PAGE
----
9. The Registrant had responsibility around laboratory based diagnostic testing for specimens provided from patients. He also had management responsibilities and as such worked alongside two other Section Managers, one of whom was Colleague B. The Section Manager position involved working in three different roles rotating between the three Section Managers. The roles were being the duty officer, which involved acting as the most senior member of staff in the laboratory, carrying out “bench” work and engaging in managerial duties.
10. Colleague A was a Band 4 Associate Practitioner at the Trust. She worked with the Registrant on most days and the Registrant would act as her direct line manager on certain days. In 2017 complaints were raised by Colleague B against the Registrant, regarding his behaviour towards other colleagues. A Trust investigation was instigated, and this was led by RS. Further matters in relation to the Registrant’s behaviour towards Colleague A and Colleague B, were raised during the investigation. At the conclusion of the investigation, the Registrant was suspended from his duties. He was subsequently dismissed from his post and these matters were reported to the HCPC.
11. The Registrant admitted Particulars 1(a)(i), 1(a)(ii), 1(a)(iii), 1(a)(iv), 1(b)(i), 1(b)(ii) and 1(c)(i). He also admitted that his actions in relation to those Particulars were inappropriate. He denied that any of his actions were sexually motivated. Therefore, the only factual particular to be determined was whether the Registrant was sexually motivated as alleged by Particular 2.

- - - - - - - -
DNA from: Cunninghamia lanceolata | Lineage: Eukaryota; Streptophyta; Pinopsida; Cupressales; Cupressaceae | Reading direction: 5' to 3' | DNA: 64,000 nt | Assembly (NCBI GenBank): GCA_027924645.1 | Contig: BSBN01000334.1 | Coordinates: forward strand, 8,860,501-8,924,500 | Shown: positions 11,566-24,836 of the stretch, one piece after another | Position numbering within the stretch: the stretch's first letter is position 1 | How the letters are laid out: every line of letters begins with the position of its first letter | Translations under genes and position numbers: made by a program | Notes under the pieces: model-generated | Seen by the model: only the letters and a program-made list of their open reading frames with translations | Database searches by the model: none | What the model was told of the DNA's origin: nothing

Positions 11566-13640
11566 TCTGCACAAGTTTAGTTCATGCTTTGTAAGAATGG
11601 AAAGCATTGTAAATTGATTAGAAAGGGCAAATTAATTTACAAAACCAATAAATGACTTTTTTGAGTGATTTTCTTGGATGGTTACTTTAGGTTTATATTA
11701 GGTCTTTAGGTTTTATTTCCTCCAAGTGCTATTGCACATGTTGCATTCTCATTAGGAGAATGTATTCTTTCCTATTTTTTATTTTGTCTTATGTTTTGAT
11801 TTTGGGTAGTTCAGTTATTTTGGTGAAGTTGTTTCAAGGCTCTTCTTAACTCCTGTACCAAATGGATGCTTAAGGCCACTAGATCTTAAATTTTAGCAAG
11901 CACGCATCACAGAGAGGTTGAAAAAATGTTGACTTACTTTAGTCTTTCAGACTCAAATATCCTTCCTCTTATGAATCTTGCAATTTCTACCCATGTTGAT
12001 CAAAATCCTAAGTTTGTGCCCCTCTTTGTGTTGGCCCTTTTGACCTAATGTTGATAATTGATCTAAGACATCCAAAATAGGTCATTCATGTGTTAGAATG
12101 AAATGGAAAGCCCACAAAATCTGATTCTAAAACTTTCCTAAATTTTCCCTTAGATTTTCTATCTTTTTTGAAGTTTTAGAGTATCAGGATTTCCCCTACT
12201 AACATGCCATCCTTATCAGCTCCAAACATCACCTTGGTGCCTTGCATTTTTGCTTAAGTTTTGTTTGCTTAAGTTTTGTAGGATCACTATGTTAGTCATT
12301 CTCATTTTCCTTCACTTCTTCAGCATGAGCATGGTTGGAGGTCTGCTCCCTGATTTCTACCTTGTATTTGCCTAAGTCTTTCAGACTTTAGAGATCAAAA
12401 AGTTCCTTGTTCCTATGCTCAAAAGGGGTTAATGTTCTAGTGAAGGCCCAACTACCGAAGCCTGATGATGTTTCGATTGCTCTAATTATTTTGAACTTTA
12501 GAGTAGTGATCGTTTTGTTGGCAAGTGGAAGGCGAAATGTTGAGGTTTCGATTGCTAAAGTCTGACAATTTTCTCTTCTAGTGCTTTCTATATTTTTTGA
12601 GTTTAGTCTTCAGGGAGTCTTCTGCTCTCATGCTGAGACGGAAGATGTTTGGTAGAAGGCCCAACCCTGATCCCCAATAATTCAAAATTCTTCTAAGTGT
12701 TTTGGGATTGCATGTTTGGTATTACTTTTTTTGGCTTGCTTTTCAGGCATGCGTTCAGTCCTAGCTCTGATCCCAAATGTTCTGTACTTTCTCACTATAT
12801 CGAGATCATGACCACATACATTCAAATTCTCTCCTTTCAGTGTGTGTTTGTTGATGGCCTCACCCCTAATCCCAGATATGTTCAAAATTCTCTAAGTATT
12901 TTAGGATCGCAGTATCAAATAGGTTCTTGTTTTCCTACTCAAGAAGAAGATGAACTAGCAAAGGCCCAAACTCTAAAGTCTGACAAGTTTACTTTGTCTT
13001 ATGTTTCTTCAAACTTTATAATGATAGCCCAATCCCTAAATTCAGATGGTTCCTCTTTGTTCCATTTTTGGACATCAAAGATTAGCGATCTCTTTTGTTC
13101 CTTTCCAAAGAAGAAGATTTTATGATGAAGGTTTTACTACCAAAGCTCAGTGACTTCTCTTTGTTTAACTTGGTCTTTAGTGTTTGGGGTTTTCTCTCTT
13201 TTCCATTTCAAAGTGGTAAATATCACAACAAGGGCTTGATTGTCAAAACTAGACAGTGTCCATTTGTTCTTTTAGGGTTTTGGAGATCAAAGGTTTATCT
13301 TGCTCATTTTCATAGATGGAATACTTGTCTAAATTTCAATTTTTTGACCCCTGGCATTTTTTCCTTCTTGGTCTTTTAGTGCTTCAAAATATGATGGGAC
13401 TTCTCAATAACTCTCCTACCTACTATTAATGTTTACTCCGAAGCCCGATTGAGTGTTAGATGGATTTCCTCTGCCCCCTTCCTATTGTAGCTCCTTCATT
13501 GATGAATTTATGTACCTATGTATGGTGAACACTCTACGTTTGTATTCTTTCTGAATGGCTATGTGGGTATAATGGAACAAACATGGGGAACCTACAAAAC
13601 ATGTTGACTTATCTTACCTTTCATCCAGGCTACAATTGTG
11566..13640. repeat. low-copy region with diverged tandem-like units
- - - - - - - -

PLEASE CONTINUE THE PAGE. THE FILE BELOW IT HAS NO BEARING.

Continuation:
12. The panel determined that Particulars 1(a)(i), 1(b)(i), 1(b)(ii) and 1(c), were sexually motivated. Therefore, Particular 2 was proved in respect of those particulars and with that in mind the panel then decided that Particulars 1a(i), 1a(iv), 1b(i), 1b(ii) and 1(c) amounted to misconduct. Finally, the panel determined that the Registrant’s fitness to practise was currently impaired on both the personal and public components.
13. The panel considered the aggravating factors in this case to be the following: (a) these matters were not isolated, occurred over a period of time and were directed at a number of colleagues; (b) the Registrant’s conduct caused psychological harm to Colleagues A and B; and (c) the Registrant was in a managerial role and his misconduct was an abuse of his professional position.
14. The panel considered the following to be mitigating factors: (a) there is no evidence of patient harm being caused; (b) the Registrant is of previous good character; (c) the Registrant has engaged with the HCPC process and made early admissions to the facts and accepted that his actions were so serious that they amounted to misconduct; (d) the Registrant had a long unblemished career up until these matters; (e) there has been no repetition of the misconduct since it occurred; (f) the Registrant has demonstrated remorse for his actions and their impact on colleagues, and has apologised; (g) the Registrant has taken steps to remediate his failings; (h) there are positive testimonials from professional colleagues who are familiar with the Registrant and who are aware of the allegation faced by the Registrant in these proceedings. The panel noted a future reviewing panel may be assisted by evidence of further reflection and remediation.
Submissions by the HCPC
15. Mr Watkins summarised the background of the case as recorded in the decision of the previous panel. The HCPC position was that, given the failure on the part of the Registrant to engage, his fitness to practise was still impaired on the public and personal components. There was insufficient evidence of insight and the Registrant’s misconduct was serious. At the substantive hearing, the panel decided that a Striking-off Order would be disproportionate. At that time the previous panel gave guidance on the steps required to be taken by the Registrant, including a need for future engagement, but the Registrant has not taken any of those steps.